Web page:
Could a lame-duck Congress achieve something?

Betting on Congress to do something — anything —  is, as Samuel Johnson said of second marriages, the triumph of hope over experience. Betting on a lame-duck Congress to do anything of consequence is even more foolhardy.


Yet the Congress that limped back to town after the 2010 election was surprisingly fruitful. It extended expiring tax cuts, lifted the ban on gays in the military, and ratified a nuclear arms treaty.


Could the 2012 lame duck be similarly productive? I'm uncharacteristically optimistic — especially if President Obama is re-elected.



This is not a partisan assessment. Congress' primary post-election task will be to screech to a halt before plunging off the fiscal cliff of expiring tax cuts and looming budgetary sequester.  


If Mitt Romney is elected, the well-honed instinct of Congress will be to do what it does best: punt. Romney has already said he would not want to see the lame-duck session try to craft some kind of grand bargain on taxes and spending.


Rather, he would prefer a reprieve of some months — extending the tax cuts, postponing the sequester — to come up with his own plan. Would an exiting Obama really veto an extension? Would he have the remaining juice to force a bargain? It's hard to see either happening.


Can-kicking in the event of a Romney victory is the safest bet, and in some ways the fairest outcome. The voters will have spoken. Let the new president and the new congress deal with the problem.



The calculus is different if Obama is re-elected. The composition of Congress probably won't change much; if anything, Republicans are apt to have a narrower House majority, providing an incentive for cooperation while the GOP retains greater leverage.


There are four pieces of evidence to support this admittedly rosy scenario:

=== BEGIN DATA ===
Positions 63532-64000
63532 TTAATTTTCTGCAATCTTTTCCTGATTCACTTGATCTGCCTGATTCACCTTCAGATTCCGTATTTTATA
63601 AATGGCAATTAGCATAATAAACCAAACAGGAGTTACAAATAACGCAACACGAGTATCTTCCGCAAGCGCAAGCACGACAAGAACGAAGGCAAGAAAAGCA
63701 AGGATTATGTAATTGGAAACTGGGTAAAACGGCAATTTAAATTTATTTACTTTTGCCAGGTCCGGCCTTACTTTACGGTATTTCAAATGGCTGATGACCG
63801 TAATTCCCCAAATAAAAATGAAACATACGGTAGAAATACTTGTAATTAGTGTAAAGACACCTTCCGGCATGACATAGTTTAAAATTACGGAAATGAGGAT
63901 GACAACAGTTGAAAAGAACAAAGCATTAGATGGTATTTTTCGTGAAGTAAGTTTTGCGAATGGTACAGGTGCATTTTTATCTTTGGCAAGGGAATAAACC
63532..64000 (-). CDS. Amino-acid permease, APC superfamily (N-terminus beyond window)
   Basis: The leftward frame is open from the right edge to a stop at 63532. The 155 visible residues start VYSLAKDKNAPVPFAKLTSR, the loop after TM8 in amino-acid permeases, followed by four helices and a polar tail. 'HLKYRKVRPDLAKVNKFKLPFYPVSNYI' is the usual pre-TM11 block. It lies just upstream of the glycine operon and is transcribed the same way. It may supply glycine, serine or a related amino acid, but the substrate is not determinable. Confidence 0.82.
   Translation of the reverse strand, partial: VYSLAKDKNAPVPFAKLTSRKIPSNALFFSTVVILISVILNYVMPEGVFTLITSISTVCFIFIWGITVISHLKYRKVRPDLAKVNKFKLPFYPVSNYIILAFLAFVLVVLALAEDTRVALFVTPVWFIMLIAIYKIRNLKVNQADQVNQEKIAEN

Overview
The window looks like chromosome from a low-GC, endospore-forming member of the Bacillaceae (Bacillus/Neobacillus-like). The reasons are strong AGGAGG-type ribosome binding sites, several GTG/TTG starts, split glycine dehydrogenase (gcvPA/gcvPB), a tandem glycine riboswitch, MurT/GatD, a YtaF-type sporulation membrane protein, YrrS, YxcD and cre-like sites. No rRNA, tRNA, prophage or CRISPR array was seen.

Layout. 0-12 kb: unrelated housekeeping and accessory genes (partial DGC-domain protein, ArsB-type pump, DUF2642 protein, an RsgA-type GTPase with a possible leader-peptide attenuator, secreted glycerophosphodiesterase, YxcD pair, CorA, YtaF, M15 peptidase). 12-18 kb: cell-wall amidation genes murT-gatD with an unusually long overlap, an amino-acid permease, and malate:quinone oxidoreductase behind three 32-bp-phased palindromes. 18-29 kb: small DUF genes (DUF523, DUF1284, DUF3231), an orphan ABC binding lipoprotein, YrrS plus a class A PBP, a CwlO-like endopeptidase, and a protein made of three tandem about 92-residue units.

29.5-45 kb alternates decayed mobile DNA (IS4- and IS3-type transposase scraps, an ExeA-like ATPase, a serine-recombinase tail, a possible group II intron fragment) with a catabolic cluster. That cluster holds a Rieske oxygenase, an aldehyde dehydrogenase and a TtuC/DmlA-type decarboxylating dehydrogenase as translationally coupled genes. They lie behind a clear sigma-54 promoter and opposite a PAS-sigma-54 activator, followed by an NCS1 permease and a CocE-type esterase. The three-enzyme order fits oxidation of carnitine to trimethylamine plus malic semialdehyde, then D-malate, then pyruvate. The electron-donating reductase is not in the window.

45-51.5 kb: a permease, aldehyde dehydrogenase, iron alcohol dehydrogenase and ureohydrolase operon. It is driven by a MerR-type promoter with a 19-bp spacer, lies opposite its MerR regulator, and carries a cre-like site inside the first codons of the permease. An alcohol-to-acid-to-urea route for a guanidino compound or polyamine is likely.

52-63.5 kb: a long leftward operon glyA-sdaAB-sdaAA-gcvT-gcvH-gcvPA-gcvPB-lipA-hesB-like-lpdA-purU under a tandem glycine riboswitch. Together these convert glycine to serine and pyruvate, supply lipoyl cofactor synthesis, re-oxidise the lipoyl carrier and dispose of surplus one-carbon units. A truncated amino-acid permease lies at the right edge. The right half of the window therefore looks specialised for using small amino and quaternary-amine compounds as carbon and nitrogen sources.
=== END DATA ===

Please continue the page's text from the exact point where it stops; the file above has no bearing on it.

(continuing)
First, a bipartisan group of senators has been working intensively to craft a deal along the lines suggested by the Simpson-Bowles debt commission, a stew of revenue increases, tax reform, spending cuts and entitlement changes.


Second, the administration has been working on a parallel track, with a debt-reduction plan to be unveiled soon after Election Day. Obama almost made it to the mountaintop once before with Speaker John Boehner. Whatever the reasons that deal unraveled — did Obama chicken out? did Boehner balk? — both men see a budget deal as a legacy moment.



Folks like me might have liked for the president to spell out a proposal, take it to the voters and claim a mandate for change. But, realistically, unveiling such details prematurely might have doomed both Obama's re-election chances and the hopes of a grand bargain. Among other risks, the base would revolt over the entitlement changes apt to be included in any such deal.


Third, the business community — shamefully silent on the debt-ceiling debate — may finally be stepping up to the plate. In a statement released Thursday by "Fix the Debt," a bipartisan campaign led by Erskine Bowles and Alan Simpson, 80 corporate chief executive officers call for "comprehensive and pro-growth tax reform, which broadens the base, lowers rates, raises revenues and reduces the deficit."  


Yes, raises revenues. Business leaders accepting the need for higher taxes may be the first step to getting Republicans to go along.


Fourth, in both an indication that a bargain is possible and an illustration of the obstacles to achieving it, the left is getting antsy about entitlement cuts. In an article for Politico titled "Americans Don't Want 'Grand Bargain,'" AFL-CIO President Richard Trumka warned of a lopsided arrangement to lower tax rates for the wealthy while cutting Social Security and Medicare benefits.



Meanwhile, the president was assuring The Des Moines Register he was committed to achieving "the grand bargain that essentially I've been offering to the Republicans for a very long time" — which included raising the eligibility age for Medicare and reducing Social Security cost of living allowances.


There's reason for caution. The same forces that prevented the super-committee from reaching a bargain last year — triggering the sequester process — remain strong. Time is short. As Obama warned, "It will probably be messy. It won't be pleasant." Even if a bargain can be struck, it may not be grand enough to get the debt down to a manageable level.


The president said he was "absolutely confident" about a deal. I wouldn't go that far. But, long experience in Washington notwithstanding, I am oddly hopeful.  With politics, as with marriage, there's not much alternative.


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